Both the mother and the father play a role in what characteristics an unborn infant develops. Sometimes, the father’s genetic input can create a situation that puts the mother and the baby at risk. For example, they could carry a dangerous genetic condition. Other times, the father may have an Rh-positive blood type while the mother has an Rh-negative blood type.
That isn’t dangerous in itself unless the baby develops Rh-positive blood. Rh factor incompatibility has long been a known concern for pregnancies. If a doctor doesn’t gather enough background information about the mother, the father and any previous pregnancies, they might put the family at unnecessary risk.
Why do Rh factor differences matter?
Your Rh factor classification has to do with a protein found in human blood cells. A person who has Rh-negative blood will not tolerate the presence of Rh-positive blood. This issue often complicates blood and organ donation, but it can also impact pregnancies and deliveries.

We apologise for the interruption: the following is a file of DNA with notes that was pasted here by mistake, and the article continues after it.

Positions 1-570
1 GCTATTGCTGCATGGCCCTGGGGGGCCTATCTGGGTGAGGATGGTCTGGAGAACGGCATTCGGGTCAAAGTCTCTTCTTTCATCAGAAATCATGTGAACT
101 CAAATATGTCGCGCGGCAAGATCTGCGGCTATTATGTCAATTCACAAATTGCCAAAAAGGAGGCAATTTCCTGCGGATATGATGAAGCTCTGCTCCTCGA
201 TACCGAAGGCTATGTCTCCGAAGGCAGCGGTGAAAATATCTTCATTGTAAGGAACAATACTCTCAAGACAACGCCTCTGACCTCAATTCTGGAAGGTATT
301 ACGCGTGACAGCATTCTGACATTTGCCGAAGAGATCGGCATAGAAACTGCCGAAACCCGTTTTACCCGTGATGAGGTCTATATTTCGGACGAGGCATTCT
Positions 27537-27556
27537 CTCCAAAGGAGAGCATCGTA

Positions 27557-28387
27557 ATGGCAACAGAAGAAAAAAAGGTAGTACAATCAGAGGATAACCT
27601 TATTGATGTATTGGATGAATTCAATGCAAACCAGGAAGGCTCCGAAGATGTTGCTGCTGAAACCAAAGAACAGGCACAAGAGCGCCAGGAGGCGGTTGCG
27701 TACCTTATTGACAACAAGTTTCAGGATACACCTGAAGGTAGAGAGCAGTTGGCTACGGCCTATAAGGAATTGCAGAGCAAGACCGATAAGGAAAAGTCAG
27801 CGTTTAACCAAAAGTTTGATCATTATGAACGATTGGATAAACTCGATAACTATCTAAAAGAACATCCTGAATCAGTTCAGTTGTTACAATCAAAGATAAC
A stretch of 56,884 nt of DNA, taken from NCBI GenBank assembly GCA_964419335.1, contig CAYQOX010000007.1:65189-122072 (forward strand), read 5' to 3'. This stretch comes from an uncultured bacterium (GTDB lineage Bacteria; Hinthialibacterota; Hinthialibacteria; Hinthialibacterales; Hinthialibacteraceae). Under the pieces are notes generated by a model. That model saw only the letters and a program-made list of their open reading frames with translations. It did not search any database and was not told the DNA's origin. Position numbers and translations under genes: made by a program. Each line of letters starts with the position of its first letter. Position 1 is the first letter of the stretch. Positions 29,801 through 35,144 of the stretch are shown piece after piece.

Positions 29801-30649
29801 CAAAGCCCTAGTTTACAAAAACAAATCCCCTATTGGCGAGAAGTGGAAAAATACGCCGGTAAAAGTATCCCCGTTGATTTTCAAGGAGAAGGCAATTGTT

Especially if the Rh-negative mother has already carried one Rh-positive child, she may have antibodies in her bloodstream that put her at risk of severe complications during late pregnancy and delivery. In some cases, there could also be medical issues for the child as well.
What can doctors do?
A doctor can prevent these issues by testing both the mother and the father and gathering information about previous pregnancies. Treating the mother involves injections of Rh immune globulin to help avoid the production of potentially dangerous antibodies.
Overlooking Rh factor incompatibility issues could lead to complications that a doctor could easily prevent. Learning about the complications that affected your pregnancy or delivery can help you determine whether the birth injuries you or your child suffered are the result of medical malpractice.